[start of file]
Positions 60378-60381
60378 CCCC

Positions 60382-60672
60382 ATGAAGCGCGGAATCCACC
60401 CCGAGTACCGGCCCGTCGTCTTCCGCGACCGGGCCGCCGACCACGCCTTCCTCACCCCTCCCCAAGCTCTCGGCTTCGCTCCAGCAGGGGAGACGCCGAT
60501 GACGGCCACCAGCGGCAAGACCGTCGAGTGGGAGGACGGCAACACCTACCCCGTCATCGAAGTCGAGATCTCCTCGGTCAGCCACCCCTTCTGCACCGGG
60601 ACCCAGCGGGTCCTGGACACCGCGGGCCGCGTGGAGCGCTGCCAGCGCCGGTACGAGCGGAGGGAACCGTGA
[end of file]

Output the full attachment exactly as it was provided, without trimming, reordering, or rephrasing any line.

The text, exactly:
Positions 60378-60381
60378 CCCC

Positions 60382-60672
60382 ATGAAGCGCGGAATCCACC
60401 CCGAGTACCGGCCCGTCGTCTTCCGCGACCGGGCCGCCGACCACGCCTTCCTCACCCCTCCCCAAGCTCTCGGCTTCGCTCCAGCAGGGGAGACGCCGAT
60501 GACGGCCACCAGCGGCAAGACCGTCGAGTGGGAGGACGGCAACACCTACCCCGTCATCGAAGTCGAGATCTCCTCGGTCAGCCACCCCTTCTGCACCGGG
60601 ACCCAGCGGGTCCTGGACACCGCGGGCCGCGTGGAGCGCTGCCAGCGCCGGTACGAGCGGAGGGAACCGTGA